This is the 1st edition with a publication date of 6/1/2016.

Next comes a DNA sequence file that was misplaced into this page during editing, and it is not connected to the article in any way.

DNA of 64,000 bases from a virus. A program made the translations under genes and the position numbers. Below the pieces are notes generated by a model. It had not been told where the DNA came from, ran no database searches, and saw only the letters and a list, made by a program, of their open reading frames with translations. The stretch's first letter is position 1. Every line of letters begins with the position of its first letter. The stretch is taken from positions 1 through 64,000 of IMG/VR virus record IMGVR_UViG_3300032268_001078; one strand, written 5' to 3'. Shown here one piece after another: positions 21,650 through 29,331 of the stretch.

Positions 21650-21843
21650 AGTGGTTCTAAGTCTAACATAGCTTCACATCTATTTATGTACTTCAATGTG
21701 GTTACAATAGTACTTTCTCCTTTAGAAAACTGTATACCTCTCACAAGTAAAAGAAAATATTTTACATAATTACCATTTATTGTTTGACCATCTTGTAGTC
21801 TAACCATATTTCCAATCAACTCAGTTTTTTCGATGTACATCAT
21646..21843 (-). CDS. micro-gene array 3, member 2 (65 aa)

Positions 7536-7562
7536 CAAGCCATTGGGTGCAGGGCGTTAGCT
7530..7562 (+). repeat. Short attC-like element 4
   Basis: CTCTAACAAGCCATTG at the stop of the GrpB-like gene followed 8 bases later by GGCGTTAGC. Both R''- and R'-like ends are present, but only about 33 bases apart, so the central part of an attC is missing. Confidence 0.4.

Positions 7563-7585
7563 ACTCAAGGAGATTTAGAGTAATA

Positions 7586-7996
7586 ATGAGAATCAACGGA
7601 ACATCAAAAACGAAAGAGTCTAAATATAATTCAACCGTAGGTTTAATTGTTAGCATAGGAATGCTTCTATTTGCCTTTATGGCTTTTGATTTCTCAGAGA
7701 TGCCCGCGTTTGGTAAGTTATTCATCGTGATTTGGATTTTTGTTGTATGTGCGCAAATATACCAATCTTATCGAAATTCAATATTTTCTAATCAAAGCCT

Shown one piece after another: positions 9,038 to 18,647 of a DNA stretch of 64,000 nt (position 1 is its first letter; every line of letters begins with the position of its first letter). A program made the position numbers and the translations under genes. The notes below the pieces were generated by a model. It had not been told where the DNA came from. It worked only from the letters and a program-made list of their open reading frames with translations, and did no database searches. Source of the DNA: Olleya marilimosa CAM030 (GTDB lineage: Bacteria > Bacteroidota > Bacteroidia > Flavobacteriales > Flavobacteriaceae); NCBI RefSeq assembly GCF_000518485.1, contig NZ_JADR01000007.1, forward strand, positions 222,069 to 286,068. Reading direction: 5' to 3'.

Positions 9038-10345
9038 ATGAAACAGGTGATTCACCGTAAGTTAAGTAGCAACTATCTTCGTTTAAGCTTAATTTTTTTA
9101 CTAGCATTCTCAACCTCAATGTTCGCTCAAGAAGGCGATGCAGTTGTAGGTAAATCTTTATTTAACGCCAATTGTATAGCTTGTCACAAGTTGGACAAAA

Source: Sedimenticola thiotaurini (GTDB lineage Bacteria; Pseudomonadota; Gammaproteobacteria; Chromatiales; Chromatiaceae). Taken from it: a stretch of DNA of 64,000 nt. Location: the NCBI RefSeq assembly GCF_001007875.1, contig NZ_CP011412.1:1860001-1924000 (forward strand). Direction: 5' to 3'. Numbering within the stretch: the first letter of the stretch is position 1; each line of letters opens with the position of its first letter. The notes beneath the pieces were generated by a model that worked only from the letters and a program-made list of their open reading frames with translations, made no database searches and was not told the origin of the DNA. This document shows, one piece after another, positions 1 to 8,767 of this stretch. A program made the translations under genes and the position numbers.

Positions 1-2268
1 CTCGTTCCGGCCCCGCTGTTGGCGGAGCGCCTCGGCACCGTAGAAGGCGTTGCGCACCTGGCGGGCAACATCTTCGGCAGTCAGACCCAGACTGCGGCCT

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As trade union membership over the last two decades has stagnated or declined, serious questions have been raised about the adequacy of present union organizing strategies, particularly those that advocate #xE2;#xAC;#xDC;social partnership#xE2;#xAC;" with employers. Yet the alternative pathway to the quest for union revitalization adopted by Britain#xE2;#xAC;"s National Union of Rail Maritime and Transport Workers (RMT) #xE2;#xAC;#x1C; involving the rejection of accommodative forms of unionism in favor of collective resistance and strike mobilization, alongside a politically engaged form of left-wing trade unionism - has been much neglected by academics and practitioners alike, despite appearing to be more successful in terms of leveraging significant collective bargaining gains, the recruitment of thousands of new members and the reinvigoration of union organization. So why exactly are the national railway and London Underground networks so strike-prone, and to what extent is union militancy related to left-wing political activism? How should we assess the RMT#xE2;#xAC;"s adversarial approach relative to other unions in Britain, America, and elsewhere? What lessons does it hold in terms of current debates among industrial relations academics and practitioners about the efficacy of different union organizing strategies and the limits and potential for union revitalization? In attempting to answer these questions, this book explores the relationship between union organizing, mobilization, and revitalization through the unique case study of Britain#xE2;#xAC;"s RMT #xE2;#xAC;#x1C; and drawing wider conclusions for unions around the globe. Analyzing in detail the RMT#xE2;#xAC;"s distinct organizing initiative aimed at recruiting new members and building the strength of the organization, Darlington re-evaluates the relationship between union militancy and left-wing political leadership. He also provides evidence to suggest the RMT#xE2;#xAC;"s strike mobilization and membership campaign approaches have been critical to the revitalization of the union in recent years. Finally, the book draws broader illuminating conclusions about the linkages between organizing, mobilizing, and revitalization with relevance to current global debates among industrial relations academics.